- Trading opens on China’s carbon market with prices well below the EU scheme.
- Over 2,100 power plants are registered, but experts say there is a long way to go.
China’s long-awaited national emissions trading scheme opened on Friday July 16 with 4.1 million tonnes of CO2 quotas worth 210 million yuan ($32 million) traded on the first day, Reuters said, citing a Shanghai Security News report.
But prices were well below those in Europe, with the initial trade starting at 52.7 yuan ($6) per tonne.
China first announced plans for a nationwide carbon market a decade ago, but progress was slowed by the influential coal-industry lobby and policies that prioritised economic growth over the environment.
President Xi Jinping pledged to set up an emissions trading scheme (ETS) ahead of the signing of the Paris climate accord at the end of 2015. There was a “soft launch” of the scheme in late 2017, but no transactions took place, and plans for a full launch were put back several times before it finally opened for trading at 9.30am this morning in Shanghai.
Reactions to today’s launch were mixed, with most experts saying deep questions remain over the limited scale and effectiveness of China’s emission trading scheme, including the low price placed on pollution – and that much more needs to be done if Beijing is to reach peak emissions by 2030.
China’s economic and energy policies are becoming more aligned with the government’s environment goals, according to Zhang Jianyu, vice-president of Environmental Defense Fund China. “But there is a long way to go,” he told AFP.
The scheme will set pollution caps for big-power businesses for the first time, and allows firms to buy the right to pollute from others with a lower carbon footprint.
The market will initially cover 2,162 big power producers that generate about a seventh of the global carbon emissions from burning fossil-fuels, according to data from the International Energy Agency.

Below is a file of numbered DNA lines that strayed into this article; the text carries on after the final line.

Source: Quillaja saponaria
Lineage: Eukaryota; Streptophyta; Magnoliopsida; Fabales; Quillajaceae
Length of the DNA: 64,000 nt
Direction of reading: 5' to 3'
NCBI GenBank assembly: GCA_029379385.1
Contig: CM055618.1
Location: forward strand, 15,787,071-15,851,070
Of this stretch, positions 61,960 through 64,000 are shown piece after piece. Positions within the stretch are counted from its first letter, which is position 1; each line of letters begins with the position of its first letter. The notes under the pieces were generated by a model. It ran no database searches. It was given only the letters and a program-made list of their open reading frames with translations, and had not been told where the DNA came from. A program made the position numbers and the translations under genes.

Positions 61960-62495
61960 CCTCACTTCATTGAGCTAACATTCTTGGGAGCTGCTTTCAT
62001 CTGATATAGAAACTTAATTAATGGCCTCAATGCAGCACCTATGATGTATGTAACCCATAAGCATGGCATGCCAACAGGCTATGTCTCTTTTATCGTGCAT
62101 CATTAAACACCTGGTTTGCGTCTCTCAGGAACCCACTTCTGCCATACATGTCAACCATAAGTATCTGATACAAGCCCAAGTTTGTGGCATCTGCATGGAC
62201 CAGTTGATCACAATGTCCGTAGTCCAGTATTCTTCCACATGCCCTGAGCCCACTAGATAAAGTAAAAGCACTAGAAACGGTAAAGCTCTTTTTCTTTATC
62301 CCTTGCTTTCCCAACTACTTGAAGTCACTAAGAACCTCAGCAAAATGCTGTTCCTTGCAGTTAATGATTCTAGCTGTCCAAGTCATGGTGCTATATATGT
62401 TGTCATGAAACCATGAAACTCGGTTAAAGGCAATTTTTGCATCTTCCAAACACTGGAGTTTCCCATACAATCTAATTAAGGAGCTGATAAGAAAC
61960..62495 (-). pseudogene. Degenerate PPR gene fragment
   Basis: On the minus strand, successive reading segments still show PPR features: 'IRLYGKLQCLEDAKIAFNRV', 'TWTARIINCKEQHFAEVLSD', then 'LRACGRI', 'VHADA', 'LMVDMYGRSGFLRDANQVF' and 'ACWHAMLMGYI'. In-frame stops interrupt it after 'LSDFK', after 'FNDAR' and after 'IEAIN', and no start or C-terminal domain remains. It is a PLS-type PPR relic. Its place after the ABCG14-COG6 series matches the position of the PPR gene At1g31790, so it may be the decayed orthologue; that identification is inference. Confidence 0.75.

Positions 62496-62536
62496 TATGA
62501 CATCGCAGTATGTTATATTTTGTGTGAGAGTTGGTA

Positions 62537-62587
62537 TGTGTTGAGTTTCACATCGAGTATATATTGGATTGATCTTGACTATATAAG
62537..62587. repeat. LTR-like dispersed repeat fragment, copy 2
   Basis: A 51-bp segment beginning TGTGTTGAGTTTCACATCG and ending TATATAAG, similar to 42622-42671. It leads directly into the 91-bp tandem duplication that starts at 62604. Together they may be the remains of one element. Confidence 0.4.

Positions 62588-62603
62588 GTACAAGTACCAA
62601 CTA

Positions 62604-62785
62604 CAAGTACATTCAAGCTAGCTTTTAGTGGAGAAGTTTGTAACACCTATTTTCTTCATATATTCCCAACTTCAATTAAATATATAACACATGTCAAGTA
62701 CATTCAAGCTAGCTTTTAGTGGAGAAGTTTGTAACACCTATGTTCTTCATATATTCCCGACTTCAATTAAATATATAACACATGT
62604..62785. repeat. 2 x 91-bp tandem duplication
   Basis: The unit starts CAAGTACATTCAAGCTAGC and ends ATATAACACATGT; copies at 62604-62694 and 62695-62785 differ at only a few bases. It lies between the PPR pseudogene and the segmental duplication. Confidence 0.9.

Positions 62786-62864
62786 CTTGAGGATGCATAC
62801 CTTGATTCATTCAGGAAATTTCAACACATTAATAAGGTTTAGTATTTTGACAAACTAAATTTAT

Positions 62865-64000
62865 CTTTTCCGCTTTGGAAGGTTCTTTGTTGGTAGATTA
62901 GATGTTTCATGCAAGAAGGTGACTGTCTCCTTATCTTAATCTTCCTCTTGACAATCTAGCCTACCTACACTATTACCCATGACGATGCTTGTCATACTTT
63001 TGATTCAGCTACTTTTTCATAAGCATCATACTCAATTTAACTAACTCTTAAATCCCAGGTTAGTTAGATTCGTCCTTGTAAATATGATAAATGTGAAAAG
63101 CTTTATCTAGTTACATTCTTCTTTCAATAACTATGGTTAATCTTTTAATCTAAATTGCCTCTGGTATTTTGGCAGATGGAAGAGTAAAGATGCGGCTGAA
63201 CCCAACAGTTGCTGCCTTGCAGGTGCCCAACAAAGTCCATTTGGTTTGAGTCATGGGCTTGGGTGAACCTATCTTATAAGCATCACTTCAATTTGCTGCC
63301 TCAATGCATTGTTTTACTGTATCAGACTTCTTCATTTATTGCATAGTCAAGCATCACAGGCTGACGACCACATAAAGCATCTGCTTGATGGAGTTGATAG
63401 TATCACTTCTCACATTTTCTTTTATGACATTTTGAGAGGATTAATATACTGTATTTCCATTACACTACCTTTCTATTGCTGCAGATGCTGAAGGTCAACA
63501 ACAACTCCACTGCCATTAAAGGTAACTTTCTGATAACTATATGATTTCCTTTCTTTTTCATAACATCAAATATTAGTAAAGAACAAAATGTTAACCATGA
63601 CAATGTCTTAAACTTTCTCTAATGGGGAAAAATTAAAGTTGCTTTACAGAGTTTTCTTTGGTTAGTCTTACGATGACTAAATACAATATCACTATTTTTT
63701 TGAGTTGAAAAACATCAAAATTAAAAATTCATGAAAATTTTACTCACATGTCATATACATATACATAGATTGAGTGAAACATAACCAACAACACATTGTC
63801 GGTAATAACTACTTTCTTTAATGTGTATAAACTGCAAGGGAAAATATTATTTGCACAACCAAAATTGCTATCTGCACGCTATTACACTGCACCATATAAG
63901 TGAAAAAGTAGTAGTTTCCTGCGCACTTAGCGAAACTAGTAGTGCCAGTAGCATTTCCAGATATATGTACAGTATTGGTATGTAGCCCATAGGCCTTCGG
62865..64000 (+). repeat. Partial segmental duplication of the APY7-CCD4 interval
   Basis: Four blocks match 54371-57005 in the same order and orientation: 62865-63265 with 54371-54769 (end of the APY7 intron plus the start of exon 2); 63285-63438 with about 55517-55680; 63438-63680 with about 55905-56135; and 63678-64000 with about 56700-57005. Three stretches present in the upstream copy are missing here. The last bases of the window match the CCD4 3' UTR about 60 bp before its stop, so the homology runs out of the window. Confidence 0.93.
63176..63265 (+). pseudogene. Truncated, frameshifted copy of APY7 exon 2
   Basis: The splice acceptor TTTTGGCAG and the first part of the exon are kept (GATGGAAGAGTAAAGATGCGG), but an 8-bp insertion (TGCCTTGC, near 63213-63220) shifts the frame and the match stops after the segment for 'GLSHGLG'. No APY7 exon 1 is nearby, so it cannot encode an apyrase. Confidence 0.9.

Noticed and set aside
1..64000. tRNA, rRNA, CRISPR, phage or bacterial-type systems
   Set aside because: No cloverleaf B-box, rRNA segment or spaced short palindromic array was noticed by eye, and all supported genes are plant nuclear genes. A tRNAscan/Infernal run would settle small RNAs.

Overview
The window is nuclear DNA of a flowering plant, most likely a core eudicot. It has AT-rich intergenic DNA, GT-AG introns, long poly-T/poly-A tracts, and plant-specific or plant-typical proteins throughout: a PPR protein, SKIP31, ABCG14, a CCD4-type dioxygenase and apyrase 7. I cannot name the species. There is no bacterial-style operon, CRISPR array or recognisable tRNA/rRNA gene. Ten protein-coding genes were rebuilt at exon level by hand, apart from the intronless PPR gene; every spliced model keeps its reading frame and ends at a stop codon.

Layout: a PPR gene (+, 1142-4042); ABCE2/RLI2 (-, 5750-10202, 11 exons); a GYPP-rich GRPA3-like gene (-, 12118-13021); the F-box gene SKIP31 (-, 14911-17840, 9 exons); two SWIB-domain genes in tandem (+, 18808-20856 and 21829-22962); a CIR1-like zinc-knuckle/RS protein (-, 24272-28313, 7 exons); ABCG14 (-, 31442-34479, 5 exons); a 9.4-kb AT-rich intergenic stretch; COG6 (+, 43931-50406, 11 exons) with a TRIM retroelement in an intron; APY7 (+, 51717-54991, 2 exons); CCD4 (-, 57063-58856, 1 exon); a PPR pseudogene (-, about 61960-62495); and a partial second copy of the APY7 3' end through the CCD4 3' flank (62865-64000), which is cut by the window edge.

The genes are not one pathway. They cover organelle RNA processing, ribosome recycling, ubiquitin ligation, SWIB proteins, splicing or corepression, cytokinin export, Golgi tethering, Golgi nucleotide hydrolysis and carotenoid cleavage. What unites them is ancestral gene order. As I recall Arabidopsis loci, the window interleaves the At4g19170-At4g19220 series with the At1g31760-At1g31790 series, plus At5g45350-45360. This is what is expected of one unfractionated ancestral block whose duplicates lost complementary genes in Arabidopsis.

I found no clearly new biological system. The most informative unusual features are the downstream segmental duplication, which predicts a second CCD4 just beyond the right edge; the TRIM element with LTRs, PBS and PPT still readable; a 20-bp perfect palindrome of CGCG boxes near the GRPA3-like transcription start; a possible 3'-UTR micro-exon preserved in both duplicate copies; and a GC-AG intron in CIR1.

Those power producers account for 40% of the 13.92 billion tonnes of greenhouse gases belched out by Chinese factories in 2019.
Citigroup estimates $800 million worth of credits will be bought for this year, rising to $25 billion by the end of the decade. That would make China’s trading scheme about a third the size of Europe’s market, which is currently the biggest in the world.
The first trade at 52.78 yuan involved 160,000 tonnes of carbon dioxide, according to state channel CCTV. But the buyer and seller involved in the first trade were not immediately known.
The opening price of the national scheme was above the average carbon price 40 yuan per tonne traded at seven pilot markets that began trading in mid-2020, but well below the average price of about 50 euros ($59) on the European Union’s ETS.
Free pollution permits given out at the start and token fines for non-compliance would keep prices low, according to analytics company TransitionZero.
However, China has characterised Friday’s launch as just the first step. The scheme will expand to cover cement producers and aluminium makers from next year, Zhang Xiliang, chief designer of the scheme, said last week.
“The goal is to expand the market to cover as many as 10,000 emitters responsible for about another 5 billion tons of carbon a year,” Zhang said.
Other concerns about the scheme include that a lack of technical know-how and continued pressure from powerful coal and steel lobbies could slow down progress.
Local officials and companies know little about accounting for emissions or even the basics of climate science, said Huw Slater from China Carbon Forum. And regions that rely on coal and carbon-intensive industries for growth have been slow to join the scheme.
“Officials are afraid that if they curb pollution too quickly it could cut jobs and lead to social unrest,” Slater said.
Meanwhile, coal reserves to be boosted
And in a sign of how far China has to go to wean itself off coal, officials with the state planner today announced plans to boost its store of coal reserves to around 600 million tonnes, which is about 15% of annual consumption.
The National Development and Reform Commission (NDRC) said in a statement that deployable coal reserves should be no less than 200 million tonnes, which can be utilised by the central and local governments. The remaining 400 million tonnes would be inventory stored at companies, it said.
At present, China has capacity for government-deployable coal reserves of 100 million tonnes, with about 40 million tonnes of coal in its reserve bases.
China arranges 1 billion yuan ($155 million) of investment from central government funds each year to support the construction of national reserve facilities, it said on Friday.
With reporting by Reuters and AFP.
This report was updated on July 16 with further details.